Where on earth have gold coins been used and have they worked, Zimbabwe Senator asks?


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HON. SEN. MUTSVANGWA: Thank you very much Mr. President. I want to thank Sen. Komichi for the question which shows that as a leader, he is concerned by the people’s lives and things which make this country a better country. I want to say, first of all, the fundamentals of the economy of this country are in the right place. The issue of gold coins which he has brought about is an issue which the Reserve Bank has come up with. It is a very clear plan to move the economy forward.

The introduction of gold coins is meant to provide a good product for a store of value and to strengthen our local currency and minimise the volatility of the parallel exchange rate. Once I speak about the volatility in the parallel exchange rate, it affects the grassroots, people all the way to the bottom, to any village, any ward and any cell. By introducing the gold coin, they are already dealing with that problem. I want him to understand that the introduction of the gold coins is really meant to minimise that volatility of the parallel market and also to strengthen the local currency.

The suspension of lending is again something which was done to give Government time to investigate and all the speculative lending activities. There has been a lot of dirty work which has been happening in the economy. There is no country in the world where the exchange rate is determined by a private company. In this country, the RBZ will say the exchange rate is so much and then there is another institution or company out there which gives another exchange rate. So, all what Government is doing is to make sure that we promote our local currency. We minimise that pain which is happening because of the volatility in exchange rates. Thank you.

HON. SEN. PHUGENI: Thank you Mr. President for the opportunity. Thank you Minister for the answer. You said the fundamentals of the economy are solid but you and I know that our people continue to languish in poverty. Our people continue to struggle to pay fees which is charged in foreign currency or at a parallel rate. Our children are dying because of malnutrition, reason being that we cannot afford to buy goods from the shops. Everything in this country has become difficult and impossible to achieve because of runaway inflation yet the Minister says fundamentals of the economy are solid.

The question therefore Minister is; what are the fundamentals of the economy that are solid? What is this solid economy which somehow does not help the ordinary person? Not only the ordinary person, our doctors are striking week in and week out, our nurses, our teachers, the parliamentarians are crying, everyone is crying yet the economy is said to be solid. What is this fundamental economy? Thank you Mr. President.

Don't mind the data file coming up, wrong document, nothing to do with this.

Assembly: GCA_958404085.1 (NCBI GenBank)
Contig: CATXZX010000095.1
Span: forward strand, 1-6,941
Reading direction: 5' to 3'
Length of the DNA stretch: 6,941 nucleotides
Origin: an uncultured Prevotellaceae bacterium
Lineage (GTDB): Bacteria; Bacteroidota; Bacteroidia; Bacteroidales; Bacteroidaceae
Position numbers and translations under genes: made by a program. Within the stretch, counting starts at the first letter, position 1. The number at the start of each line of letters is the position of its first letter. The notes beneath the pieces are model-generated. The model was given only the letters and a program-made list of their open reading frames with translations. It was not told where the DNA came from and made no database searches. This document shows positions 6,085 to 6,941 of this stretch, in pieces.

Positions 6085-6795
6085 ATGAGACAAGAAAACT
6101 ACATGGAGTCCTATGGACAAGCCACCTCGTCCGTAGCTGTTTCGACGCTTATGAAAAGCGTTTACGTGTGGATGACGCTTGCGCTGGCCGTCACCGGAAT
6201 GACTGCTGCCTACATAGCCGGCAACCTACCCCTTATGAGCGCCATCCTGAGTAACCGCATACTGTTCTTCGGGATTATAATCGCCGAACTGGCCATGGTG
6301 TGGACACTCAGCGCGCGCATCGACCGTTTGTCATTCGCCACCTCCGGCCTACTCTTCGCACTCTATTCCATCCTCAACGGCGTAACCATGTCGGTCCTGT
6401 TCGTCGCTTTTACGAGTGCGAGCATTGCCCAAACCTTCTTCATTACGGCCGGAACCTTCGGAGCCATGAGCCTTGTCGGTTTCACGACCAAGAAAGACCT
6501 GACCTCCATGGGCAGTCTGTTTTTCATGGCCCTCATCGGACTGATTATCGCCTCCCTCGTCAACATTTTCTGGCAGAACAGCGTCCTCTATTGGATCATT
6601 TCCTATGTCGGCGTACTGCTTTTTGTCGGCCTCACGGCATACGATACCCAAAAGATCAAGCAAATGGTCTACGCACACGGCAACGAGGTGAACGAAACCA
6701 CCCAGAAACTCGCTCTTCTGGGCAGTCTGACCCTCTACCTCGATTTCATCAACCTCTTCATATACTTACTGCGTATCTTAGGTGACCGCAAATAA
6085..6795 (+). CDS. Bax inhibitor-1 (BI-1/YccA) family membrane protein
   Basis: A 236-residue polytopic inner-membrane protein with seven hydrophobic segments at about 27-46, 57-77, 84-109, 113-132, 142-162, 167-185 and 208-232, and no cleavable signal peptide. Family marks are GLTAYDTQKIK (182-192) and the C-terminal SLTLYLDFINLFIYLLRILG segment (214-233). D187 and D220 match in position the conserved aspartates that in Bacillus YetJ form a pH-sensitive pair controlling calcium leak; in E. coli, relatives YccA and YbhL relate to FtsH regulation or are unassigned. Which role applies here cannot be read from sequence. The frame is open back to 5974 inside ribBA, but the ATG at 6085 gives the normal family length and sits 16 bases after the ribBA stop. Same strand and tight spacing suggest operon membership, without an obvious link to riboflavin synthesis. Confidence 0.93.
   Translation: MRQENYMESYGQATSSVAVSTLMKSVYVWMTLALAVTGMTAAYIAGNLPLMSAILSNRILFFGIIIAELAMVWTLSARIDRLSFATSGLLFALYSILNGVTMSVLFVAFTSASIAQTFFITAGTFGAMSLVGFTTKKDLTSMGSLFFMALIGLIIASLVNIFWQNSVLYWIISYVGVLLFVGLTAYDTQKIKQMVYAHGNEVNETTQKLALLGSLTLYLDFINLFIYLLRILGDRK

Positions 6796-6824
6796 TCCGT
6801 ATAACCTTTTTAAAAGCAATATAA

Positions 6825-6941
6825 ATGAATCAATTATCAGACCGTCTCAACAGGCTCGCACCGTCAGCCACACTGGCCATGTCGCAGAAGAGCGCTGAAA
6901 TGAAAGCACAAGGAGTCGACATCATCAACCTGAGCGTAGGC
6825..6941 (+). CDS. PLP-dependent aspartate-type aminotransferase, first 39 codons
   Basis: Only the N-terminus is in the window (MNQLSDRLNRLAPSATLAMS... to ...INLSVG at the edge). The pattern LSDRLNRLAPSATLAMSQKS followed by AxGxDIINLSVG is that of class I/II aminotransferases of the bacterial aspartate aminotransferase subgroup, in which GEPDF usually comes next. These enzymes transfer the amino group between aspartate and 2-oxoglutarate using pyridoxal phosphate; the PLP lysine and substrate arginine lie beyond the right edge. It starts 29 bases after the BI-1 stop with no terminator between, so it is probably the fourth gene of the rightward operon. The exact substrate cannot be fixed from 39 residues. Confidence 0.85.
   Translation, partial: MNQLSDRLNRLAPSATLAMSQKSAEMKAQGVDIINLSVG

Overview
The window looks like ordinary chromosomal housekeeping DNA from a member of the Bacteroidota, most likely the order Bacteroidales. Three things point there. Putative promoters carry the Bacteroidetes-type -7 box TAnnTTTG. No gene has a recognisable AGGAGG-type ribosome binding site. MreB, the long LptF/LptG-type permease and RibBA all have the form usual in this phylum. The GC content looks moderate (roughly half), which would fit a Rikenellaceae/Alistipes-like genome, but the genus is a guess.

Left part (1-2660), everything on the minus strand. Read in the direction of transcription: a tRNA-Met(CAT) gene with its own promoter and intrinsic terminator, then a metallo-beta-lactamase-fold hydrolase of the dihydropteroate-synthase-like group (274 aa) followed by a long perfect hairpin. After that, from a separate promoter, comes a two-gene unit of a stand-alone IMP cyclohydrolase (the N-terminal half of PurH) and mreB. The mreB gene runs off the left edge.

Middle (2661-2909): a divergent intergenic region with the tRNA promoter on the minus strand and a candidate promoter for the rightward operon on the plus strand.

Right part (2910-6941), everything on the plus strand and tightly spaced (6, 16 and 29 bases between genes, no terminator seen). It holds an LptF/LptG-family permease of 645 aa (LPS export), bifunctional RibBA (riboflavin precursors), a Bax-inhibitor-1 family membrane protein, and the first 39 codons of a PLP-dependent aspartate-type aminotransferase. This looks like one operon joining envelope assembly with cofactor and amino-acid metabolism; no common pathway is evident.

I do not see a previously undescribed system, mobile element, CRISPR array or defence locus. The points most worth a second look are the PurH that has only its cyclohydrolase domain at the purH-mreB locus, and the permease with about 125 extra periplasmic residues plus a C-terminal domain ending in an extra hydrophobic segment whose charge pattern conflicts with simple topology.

HON. SEN. MUTSVANGWA: Thank you Mr. President, I also want to thank Hon.  Kalpani Phugeni and want to say to this august House, this economy is on the roll and that is the truth about it. When you go outside I understand fully the suffering of our people, that is why I said all what the Government is doing is to make sure that there is stability in the country which is being attacked by the detractors of this country. When I talk about the fundamentals that are there, I think the Second Republic has created an environment where entrepreneurs have been doing extremely well in this country. Just to go outside there and I am not closed, I am a politician myself and know how people are suffering.

When you go outside there and look around what is happening in the country, the roads which are being done which had never been done for so many years, the bridges and dams which have been built, the Gwayi-Shangani Dam is going to increase water supply in Matebeland for example, things which have never been done for the last 42 years. We all know that by having the Gwayi-Shangani Dam, we will have reliable water supply for that region. Once there is that massive water body, projects will then be ignited to make sure that this country has rural industrialisation. That is happening and that is one of the dams but there are so many of them. I am talking about the investment which has been made, especially in electricity.

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Charles Rukuni
The Insider is a political and business bulletin about Zimbabwe, edited by Charles Rukuni. Founded in 1990, it was a printed 12-page subscription only newsletter until 2003 when Zimbabwe's hyper-inflation made it impossible to continue printing.

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